At JavaOne, closures were still a hot topic of debate. But comparing the different proposals can be tricky, especially as JavaOne only had BGGA based sessions.
Once again, I will be comparing the three key proposals in the 'closure' space - BGGA from Neal Gafter et al, CICE from Josh Bloch et al, and FCM from Stefan and myself, with the optional extension JCA extension. In addition I'm including the BGGA restricted variant, which is intended to safeguard developers when the closure is to be run asynchronously, and the ARM proposal for resource management.
In this comparison, I want to compare the behaviour of key program elements in each of the main proposals with regards the lexical scope. With lexical scoping here I am referring to what features of the surrounding method and class are available to code within the 'closure'.
Neal Gafter analysed the lexical scoped semantic language constructs in Java. The concept is that 'full closures' should not impact on the lexical scope. Thus any block of code can be surrounded by a closure without changing its meaning. The proposals differ on how far to follow this rule, as I hope to show in the table (without showing every last detail):
|Is the language construct lexically scoped when surrounded by a 'closure'?|
|variable names||Part (1)||Part (1)||Yes||Yes||Yes||Part (7)||Yes|
|methods||Part (2)||Part (2)||Yes||Yes||Yes||Yes||Yes|
|type (class) names||Part (3)||Part (3)||Yes||Yes||Yes||Yes||Yes|
|checked exceptions||-||-||Yes||Yes (4)||Yes (4)||Yes (4)||Yes (4)|
|labels||-||-||Yes||- (5)||Yes||- (5)||Yes|
|break||-||-||Yes||- (5)||Yes||- (5)||Yes|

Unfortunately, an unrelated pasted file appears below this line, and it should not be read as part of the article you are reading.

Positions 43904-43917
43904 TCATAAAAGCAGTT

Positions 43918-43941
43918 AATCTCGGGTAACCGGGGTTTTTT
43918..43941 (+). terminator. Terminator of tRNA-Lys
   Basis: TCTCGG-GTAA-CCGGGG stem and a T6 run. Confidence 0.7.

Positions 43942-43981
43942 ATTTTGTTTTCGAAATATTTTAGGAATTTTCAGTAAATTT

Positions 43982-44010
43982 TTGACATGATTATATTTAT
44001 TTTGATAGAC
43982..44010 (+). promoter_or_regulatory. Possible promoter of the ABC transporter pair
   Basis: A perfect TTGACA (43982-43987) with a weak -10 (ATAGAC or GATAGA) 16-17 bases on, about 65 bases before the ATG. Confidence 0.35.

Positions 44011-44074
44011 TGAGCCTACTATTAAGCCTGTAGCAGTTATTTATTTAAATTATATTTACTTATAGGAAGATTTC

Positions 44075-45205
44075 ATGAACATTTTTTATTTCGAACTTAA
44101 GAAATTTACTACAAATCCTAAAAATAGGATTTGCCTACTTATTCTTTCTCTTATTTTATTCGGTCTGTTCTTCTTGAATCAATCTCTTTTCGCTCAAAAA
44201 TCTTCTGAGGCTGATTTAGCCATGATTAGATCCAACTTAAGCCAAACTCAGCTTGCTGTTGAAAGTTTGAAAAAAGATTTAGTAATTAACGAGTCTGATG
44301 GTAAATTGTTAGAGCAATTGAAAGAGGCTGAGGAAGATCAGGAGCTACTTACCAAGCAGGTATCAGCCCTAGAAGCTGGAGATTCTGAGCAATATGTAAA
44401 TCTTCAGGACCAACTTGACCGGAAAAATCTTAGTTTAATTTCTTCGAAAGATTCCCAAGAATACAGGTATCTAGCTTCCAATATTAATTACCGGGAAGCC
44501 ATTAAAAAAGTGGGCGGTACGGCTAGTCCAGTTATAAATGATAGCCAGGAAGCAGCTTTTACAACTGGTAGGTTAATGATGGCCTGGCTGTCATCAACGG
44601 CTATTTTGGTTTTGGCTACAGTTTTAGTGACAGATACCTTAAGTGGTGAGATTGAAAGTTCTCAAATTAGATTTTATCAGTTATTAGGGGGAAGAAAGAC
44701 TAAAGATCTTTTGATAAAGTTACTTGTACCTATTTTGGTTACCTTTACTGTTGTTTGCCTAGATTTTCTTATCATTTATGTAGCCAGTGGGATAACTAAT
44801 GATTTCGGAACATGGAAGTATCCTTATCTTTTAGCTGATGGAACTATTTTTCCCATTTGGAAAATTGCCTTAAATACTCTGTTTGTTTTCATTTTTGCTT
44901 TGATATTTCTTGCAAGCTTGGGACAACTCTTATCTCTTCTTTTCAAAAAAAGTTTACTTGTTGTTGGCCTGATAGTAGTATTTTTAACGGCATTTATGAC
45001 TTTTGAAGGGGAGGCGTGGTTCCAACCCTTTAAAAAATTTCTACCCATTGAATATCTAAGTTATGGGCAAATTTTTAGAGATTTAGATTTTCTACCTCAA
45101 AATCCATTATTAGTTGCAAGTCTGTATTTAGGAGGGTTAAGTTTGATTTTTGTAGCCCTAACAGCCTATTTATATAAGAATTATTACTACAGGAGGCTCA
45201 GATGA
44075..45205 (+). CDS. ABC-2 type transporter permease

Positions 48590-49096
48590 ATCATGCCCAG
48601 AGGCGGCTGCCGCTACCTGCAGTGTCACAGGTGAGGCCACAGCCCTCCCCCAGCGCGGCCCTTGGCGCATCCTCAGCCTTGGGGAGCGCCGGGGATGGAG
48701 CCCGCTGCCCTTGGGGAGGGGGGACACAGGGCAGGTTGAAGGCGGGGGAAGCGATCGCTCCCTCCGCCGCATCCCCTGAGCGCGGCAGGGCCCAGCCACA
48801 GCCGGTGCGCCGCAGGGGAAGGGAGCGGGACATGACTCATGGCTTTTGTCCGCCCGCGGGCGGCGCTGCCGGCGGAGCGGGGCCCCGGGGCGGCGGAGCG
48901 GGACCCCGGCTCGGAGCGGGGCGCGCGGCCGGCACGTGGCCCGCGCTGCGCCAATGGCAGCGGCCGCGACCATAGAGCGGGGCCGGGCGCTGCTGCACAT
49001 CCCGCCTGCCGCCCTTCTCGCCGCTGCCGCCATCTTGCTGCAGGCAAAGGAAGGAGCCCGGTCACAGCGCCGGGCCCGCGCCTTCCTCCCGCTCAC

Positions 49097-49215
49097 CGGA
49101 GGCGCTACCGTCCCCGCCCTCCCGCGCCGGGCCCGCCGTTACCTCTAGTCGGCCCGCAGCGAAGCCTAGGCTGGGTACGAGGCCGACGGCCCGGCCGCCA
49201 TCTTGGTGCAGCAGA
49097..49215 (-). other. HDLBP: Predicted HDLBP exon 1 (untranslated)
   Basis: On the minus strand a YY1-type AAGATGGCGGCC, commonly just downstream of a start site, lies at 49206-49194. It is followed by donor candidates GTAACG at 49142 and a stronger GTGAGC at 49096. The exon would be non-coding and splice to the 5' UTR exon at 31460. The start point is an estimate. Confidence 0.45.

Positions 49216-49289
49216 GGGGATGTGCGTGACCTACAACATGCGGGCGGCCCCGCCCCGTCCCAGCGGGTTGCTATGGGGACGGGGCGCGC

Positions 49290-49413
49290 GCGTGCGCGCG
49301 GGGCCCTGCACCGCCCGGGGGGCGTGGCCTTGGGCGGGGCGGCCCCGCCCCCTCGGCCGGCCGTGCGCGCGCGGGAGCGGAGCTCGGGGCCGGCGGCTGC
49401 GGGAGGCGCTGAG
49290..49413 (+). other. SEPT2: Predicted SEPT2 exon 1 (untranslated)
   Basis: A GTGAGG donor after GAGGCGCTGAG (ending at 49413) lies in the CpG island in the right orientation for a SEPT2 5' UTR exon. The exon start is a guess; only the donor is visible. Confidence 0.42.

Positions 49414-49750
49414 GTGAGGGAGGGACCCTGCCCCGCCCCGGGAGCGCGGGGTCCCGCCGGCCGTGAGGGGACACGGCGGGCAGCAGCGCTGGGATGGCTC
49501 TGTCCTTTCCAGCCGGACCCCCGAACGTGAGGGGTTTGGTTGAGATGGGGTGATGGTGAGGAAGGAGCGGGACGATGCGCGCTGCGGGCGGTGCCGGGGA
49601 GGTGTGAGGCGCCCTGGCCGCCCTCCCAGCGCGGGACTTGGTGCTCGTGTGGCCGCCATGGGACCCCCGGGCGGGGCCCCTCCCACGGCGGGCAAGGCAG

|continue||-||-||Yes||- (5)||Yes||- (5)||Yes|
|return||-||-||Yes||- (6)||Yes||- (8)||Yes|
(1) Variable names from the inner class hide those from the lexical scope
(2) Method names from the inner class hide those from the lexical scope
(3) Type names from the inner class hide those from the lexical scope
(4) Assumes exception transparency
(5) Labels, break and continue are constrained within the 'closure'
(6) The return keyword returns to the invoker of the inner method
(7) The RestrictedClosure interface forces local variables to be declared final
(8) The RestrictedClosure interface prevents return from compiling within the 'closure'
BTW, if this is inaccurate in any way, I'll happily adjust.
So more 'Yes' markers means the proposal is better right? Well not necessarily. In fact, I really don't want you to get that impression from this blog.
What I'm trying to get across is the kind of problems that are being tackled. Beyond that you need to look at the proposals in more detail with examples in order to understand the impact of the Yes/No and the comments.
Let me know if this was helpful (or innaccurate), or if you'd like any other comparisons.